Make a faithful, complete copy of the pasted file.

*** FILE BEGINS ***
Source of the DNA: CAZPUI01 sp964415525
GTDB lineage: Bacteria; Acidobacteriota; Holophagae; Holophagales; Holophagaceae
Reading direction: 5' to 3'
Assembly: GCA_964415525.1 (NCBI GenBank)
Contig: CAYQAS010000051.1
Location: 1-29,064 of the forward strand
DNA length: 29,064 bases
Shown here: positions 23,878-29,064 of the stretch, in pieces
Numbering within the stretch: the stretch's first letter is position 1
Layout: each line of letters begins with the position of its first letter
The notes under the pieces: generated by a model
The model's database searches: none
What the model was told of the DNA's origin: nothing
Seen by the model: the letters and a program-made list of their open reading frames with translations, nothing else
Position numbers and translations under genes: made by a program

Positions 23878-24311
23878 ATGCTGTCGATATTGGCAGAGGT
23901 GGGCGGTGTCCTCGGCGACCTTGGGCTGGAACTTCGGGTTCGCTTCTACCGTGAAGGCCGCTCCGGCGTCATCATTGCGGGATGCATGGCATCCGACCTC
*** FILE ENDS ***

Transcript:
Source of the DNA: CAZPUI01 sp964415525
GTDB lineage: Bacteria; Acidobacteriota; Holophagae; Holophagales; Holophagaceae
Reading direction: 5' to 3'
Assembly: GCA_964415525.1 (NCBI GenBank)
Contig: CAYQAS010000051.1
Location: 1-29,064 of the forward strand
DNA length: 29,064 bases
Shown here: positions 23,878-29,064 of the stretch, in pieces
Numbering within the stretch: the stretch's first letter is position 1
Layout: each line of letters begins with the position of its first letter
The notes under the pieces: generated by a model
The model's database searches: none
What the model was told of the DNA's origin: nothing
Seen by the model: the letters and a program-made list of their open reading frames with translations, nothing else
Position numbers and translations under genes: made by a program

Positions 23878-24311
23878 ATGCTGTCGATATTGGCAGAGGT
23901 GGGCGGTGTCCTCGGCGACCTTGGGCTGGAACTTCGGGTTCGCTTCTACCGTGAAGGCCGCTCCGGCGTCATCATTGCGGGATGCATGGCATCCGACCTC